Rubrics can be used to assess just about any type of student work. A rubric is a scoring tool that communicates the expectations of criteria that is relevant to an assignment or learning outcome. They give clear guidance to students about how their work will be evaluated and what is expected. Rubrics should be given when the assignment is presented to the student so students are clear about how their work will be graded. Rubrics are not just used for grading student work. They can also be used to determine if students are achieving program or department learning outcomes.
There are very helpful tools and resources online which can assist you in designing scoring rubrics and there are links to rubrics that have been developed that you can use or modify as needed. Don’t feel like you have to start from scratch – the rubric you need may already be developed and just need some minor adjustments to fit your situation. You can search the web to locate rubrics or try one of the resources below.
- Rubistar was created with a Department of Education grant and been around for at least 10 years so the interface looks a little dated but don’t let that deter you from using this valuable tool.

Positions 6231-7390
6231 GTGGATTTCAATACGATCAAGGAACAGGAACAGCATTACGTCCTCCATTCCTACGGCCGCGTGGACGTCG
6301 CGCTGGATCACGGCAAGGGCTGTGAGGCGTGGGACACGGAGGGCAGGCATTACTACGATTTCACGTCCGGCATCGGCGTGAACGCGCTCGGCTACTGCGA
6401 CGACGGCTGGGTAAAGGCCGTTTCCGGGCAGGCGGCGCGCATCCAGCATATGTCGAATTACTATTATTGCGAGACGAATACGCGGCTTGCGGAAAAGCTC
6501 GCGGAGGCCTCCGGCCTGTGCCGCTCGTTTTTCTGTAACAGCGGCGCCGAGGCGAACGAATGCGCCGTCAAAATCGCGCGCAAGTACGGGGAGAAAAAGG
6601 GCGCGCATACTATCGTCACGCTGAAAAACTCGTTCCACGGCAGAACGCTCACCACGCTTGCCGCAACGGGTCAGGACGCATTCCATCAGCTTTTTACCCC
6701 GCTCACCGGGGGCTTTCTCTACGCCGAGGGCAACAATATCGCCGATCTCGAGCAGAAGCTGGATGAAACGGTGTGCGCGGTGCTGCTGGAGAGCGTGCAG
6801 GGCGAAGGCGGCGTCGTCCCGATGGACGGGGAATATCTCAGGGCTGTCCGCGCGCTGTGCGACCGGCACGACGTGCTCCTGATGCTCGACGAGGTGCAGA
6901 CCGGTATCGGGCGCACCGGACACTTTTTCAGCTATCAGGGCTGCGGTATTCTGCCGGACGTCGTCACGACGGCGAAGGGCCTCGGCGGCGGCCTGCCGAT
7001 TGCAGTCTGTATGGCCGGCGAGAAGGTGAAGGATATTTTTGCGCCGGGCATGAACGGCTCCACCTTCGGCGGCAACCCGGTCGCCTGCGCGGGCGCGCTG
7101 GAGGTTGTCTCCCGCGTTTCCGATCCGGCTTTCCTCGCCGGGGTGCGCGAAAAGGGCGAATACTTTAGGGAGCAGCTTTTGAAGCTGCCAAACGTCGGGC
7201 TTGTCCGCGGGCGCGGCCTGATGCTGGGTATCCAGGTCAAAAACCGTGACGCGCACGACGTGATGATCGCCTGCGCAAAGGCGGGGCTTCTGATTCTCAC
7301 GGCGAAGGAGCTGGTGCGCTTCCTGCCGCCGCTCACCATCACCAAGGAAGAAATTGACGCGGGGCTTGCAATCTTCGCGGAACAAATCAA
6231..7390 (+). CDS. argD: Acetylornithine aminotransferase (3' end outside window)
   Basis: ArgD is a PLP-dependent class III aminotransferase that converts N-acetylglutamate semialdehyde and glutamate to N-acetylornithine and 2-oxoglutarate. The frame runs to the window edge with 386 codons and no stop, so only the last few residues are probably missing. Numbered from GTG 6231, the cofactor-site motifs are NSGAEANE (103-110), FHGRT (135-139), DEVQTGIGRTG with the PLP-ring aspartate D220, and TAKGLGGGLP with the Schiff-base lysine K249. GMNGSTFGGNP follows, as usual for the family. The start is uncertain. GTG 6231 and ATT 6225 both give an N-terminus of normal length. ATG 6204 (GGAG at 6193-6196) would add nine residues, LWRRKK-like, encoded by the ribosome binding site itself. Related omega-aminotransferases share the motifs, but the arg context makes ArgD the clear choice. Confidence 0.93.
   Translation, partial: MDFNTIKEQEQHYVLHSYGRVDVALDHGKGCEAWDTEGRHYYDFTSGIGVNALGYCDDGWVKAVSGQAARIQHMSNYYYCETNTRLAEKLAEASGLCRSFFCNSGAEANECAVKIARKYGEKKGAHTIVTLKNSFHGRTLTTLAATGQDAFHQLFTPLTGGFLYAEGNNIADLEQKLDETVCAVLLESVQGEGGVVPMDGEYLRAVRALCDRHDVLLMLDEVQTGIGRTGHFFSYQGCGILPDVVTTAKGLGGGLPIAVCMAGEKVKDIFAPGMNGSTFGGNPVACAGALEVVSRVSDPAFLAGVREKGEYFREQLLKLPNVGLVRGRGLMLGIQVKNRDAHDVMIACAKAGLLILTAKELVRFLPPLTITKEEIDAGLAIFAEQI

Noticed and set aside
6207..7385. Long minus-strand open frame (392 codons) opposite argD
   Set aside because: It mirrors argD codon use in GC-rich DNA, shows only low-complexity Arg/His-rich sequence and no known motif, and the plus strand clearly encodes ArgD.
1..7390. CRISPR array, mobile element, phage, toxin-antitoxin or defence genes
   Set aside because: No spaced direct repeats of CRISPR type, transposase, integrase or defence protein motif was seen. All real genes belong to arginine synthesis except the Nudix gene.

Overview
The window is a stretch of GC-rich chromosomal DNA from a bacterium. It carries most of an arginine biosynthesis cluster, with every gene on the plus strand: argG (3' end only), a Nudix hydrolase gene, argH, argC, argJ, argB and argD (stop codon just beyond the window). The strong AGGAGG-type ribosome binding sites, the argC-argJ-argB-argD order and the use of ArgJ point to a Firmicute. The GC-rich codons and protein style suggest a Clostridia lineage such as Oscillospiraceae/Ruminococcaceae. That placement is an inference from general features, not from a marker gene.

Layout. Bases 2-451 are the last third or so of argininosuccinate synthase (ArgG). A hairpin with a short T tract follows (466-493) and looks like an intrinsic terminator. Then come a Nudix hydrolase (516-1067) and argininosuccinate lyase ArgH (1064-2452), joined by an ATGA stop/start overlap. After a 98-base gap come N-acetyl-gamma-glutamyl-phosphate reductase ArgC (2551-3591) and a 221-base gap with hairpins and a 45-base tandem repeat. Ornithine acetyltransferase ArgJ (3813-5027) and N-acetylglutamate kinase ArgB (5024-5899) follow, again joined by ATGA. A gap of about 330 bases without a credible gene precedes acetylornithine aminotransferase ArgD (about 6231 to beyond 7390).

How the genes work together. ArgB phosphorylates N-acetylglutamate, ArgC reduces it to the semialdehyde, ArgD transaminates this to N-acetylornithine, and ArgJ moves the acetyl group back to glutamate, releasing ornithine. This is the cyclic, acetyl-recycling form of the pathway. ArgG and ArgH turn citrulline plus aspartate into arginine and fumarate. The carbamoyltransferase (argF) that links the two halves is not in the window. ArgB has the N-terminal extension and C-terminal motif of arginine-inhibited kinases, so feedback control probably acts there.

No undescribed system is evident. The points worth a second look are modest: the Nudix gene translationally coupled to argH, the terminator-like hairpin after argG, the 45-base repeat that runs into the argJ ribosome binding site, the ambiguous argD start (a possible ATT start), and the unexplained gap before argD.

- University of Wisconson
A collection of rubrics for assessing portfolios, cooperative learning, research process/ reports, presentations, web pages, blogs, wikis, as well as other technology and social media projects.
- Winona State University Sample Rubrics
A collection of rubrics from several universities organized by courses and learning outcomes.
- University of Hawaii Manoa Rubric Bank
Rubric bank where you can also share rubrics you create and find useful.
- DePaul University Teaching Commons
Rubric examples and resources.
- AACU Association of American Colleges & Universities
A list of the VALUE Rubrics, organized by learning outcome.